Att styra i namn av barns fritid : En nutidshistoria om konstruktionen av dagens fritidshem i samordning med skolan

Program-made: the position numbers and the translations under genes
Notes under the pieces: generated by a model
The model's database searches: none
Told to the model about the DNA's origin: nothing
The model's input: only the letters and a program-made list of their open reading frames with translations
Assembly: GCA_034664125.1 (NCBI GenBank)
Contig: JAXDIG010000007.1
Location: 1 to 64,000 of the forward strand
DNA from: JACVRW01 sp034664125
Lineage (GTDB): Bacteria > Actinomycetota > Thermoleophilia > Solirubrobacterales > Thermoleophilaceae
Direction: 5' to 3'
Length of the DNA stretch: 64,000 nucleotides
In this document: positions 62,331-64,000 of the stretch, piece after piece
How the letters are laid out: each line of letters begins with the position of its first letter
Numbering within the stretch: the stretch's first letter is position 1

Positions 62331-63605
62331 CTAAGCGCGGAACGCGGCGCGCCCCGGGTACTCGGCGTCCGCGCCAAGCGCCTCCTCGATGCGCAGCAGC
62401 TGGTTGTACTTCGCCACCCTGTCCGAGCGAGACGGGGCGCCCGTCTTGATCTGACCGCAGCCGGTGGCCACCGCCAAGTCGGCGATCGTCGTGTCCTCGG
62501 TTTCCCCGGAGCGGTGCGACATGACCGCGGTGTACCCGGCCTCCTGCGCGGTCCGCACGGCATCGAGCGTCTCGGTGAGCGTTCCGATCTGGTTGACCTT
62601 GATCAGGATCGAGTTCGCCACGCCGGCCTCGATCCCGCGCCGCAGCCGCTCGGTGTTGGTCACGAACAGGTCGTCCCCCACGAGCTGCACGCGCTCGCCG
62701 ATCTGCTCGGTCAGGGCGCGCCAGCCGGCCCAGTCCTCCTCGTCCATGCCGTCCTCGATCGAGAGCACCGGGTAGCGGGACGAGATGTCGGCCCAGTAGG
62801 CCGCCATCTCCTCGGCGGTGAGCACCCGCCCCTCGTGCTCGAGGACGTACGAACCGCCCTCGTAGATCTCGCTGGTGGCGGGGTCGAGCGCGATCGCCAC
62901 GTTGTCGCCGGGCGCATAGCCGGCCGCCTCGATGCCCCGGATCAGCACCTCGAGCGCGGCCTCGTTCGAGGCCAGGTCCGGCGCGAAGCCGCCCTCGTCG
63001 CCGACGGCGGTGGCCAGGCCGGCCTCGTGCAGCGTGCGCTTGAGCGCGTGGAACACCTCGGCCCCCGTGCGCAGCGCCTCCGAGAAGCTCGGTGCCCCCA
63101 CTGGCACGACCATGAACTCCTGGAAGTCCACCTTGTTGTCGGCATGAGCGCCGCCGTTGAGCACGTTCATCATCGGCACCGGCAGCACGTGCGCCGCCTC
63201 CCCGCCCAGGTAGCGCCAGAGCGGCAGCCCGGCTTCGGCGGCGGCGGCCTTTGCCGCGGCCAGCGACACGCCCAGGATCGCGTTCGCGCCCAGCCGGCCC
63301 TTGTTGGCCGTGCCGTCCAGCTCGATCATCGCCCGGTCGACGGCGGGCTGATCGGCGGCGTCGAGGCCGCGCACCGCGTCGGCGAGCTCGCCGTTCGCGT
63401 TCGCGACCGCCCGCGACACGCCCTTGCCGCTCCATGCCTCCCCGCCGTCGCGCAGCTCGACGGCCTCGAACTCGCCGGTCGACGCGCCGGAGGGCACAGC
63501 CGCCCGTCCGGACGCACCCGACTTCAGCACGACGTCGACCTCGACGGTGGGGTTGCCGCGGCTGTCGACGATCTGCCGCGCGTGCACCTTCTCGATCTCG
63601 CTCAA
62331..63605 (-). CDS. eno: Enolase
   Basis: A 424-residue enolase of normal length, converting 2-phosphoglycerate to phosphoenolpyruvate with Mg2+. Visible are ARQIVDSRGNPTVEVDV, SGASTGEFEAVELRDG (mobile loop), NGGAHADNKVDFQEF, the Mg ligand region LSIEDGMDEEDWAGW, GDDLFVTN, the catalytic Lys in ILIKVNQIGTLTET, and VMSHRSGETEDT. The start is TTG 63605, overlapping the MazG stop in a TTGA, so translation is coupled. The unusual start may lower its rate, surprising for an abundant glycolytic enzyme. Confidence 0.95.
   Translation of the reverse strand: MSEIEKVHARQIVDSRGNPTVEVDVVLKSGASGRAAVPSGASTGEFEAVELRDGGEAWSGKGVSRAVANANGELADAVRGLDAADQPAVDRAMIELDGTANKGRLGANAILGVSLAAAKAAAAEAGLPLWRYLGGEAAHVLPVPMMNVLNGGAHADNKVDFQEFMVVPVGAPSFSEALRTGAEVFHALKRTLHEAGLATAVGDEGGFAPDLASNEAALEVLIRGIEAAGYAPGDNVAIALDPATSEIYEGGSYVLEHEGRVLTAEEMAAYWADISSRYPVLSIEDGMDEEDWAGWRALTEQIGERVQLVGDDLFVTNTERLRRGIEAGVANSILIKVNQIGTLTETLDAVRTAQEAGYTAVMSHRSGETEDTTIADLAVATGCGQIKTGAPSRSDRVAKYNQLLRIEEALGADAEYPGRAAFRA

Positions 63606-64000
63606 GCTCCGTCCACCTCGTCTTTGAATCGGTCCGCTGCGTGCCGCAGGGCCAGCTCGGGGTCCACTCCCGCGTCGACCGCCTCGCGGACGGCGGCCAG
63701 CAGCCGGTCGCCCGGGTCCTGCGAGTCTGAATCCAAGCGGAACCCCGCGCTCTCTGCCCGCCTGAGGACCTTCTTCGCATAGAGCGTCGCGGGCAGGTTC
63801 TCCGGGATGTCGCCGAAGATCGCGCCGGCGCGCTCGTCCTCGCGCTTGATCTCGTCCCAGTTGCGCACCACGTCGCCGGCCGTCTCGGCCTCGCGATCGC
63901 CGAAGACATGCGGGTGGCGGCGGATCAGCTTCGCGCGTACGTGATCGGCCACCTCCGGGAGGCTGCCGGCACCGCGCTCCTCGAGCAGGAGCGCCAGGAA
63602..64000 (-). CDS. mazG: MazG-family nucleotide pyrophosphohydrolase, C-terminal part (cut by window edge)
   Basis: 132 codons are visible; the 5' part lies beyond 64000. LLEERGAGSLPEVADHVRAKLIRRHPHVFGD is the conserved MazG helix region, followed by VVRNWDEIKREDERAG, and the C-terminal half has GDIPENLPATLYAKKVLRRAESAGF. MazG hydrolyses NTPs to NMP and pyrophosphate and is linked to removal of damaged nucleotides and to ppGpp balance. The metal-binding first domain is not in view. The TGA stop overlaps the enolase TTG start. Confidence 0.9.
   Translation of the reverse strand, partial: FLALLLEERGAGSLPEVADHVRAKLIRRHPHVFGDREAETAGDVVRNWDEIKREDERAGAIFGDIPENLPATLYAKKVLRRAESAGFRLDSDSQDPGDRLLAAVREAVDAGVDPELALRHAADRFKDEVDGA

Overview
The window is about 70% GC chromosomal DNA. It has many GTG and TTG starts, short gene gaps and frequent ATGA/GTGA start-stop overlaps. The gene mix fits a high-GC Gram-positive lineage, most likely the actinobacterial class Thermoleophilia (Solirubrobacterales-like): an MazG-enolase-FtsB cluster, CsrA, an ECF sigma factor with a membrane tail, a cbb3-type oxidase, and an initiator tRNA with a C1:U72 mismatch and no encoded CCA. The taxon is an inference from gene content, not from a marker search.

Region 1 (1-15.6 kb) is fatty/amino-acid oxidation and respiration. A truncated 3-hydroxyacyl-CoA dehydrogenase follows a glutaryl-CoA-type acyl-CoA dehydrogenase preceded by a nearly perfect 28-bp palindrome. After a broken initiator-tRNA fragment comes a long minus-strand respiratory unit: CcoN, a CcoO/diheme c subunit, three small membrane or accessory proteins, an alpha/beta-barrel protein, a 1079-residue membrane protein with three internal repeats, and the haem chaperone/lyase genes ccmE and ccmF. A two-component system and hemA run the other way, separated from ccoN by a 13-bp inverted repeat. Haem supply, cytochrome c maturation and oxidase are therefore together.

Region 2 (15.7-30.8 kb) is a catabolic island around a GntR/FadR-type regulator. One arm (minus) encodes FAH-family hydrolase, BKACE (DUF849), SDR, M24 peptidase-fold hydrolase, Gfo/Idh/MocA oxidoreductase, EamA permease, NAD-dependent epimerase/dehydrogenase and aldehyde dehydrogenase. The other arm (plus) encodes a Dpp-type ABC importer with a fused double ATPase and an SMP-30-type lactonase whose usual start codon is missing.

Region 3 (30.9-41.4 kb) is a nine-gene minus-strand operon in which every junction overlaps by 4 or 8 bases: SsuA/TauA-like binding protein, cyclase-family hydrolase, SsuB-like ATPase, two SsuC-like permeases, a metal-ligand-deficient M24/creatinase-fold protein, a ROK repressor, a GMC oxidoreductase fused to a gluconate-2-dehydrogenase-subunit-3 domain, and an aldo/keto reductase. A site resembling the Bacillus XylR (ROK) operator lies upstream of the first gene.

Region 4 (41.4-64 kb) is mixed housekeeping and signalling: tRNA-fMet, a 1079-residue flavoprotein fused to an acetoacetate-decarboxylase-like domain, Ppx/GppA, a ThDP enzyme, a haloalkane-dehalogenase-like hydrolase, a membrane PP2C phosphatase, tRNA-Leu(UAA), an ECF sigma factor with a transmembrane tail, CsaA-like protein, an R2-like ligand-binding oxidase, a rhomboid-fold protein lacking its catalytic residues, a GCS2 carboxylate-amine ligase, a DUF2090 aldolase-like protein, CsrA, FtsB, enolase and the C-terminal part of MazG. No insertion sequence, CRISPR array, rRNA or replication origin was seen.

Sammanfattning: Governing in the name of children’s leisure time: A contemporary history of the construction of today’s school-age childcare (fritidshem) in coordination with the schools.The purpose of this study is to provide a perspective on the recent restructuring of the cooperation between schools and school-age childcare in Sweden. To achieve that goal the study also focuses on varying conceptions of school-age childcare through different time periods. The subject matter of the study is the reasoning embodied in various concepts of how school-age childcare and schools should cooperate, as well as their methods of coordination. The changing conceptions of school-age childcare over a period of time raise questions about its pedagogic identity. The actual focus of the study is on the ways of reasoning that guide school-age childcare now and have guided it in the past, and how this reasoning governs and exercises power in the name of children’s leisure time.The empirical basis of the study consists of various texts, most of which are official reports and propositions, professional texts, and earlier investigations on the coordination between school-age childcare the schools.At the end of the 1990s school-age childcare was transferred from the arena of social policy to that of educational policy. The change was emphasized in the discussion about a holistic view, which then produced the team as the logical tangible form for cooperation.The theoretical basis for the study is Michel Foucault’s and his followers’ analyses of the modern welfare state’s reasoning about governing. Foucault calls his perspective governmentality. This concept emphasizes the thinking and ideas in the name of which governing takes place. The object of governing is influenced, in other words, by the thinking that is the basis of the actual steering.The governing of school-age childcare is approached from three angles. These are costs/economy and the connections between compulsory school and voluntary afternoon activities. The third angle is about the relation between children’s social development and knowledge. The assumption is made that these angles provide a certain mode of thinking about today’s school-age childcare. Today’s governmentalities, which I call the pedagogical thought, emerged during the late 1970s. This mentality in turn appeared against the background of other historical figures of thought, e.g. the work mentality of the early 1900s as well as the recreation mentality of the 1930 and 1940s. The metaphors of the “child exempted from school attendance” and what I call the “village-child” show a strained relationship between what is stated in texts and the reasoning in pedagogical practice. In the 1970s the texts introduced a holistic view in childcare.The governmentalities that organize the school-age childcare of the 1990s are characterized by the discussion of holistic views and the team, and contain different aspects than the discussions of the early 1900s, the 1940s and -50s, and the1970s and -80s. The strategies and techniques developed aim at neutralizing the dichotomy of social development/knowledge. Assumptions about the child’s growth are not just a matter of an ambition to govern the whole child/pupil. Comprehensive control affects cognitive, emotional, and ethical values. Today’s reasoning also has an impact on the temporal aspects of the child’s existence – a life-long learning.Keywords: governmentality, leisure time, school-age childcare, school, social development, knowledge, developmental psychology, cooperation, holistic view, team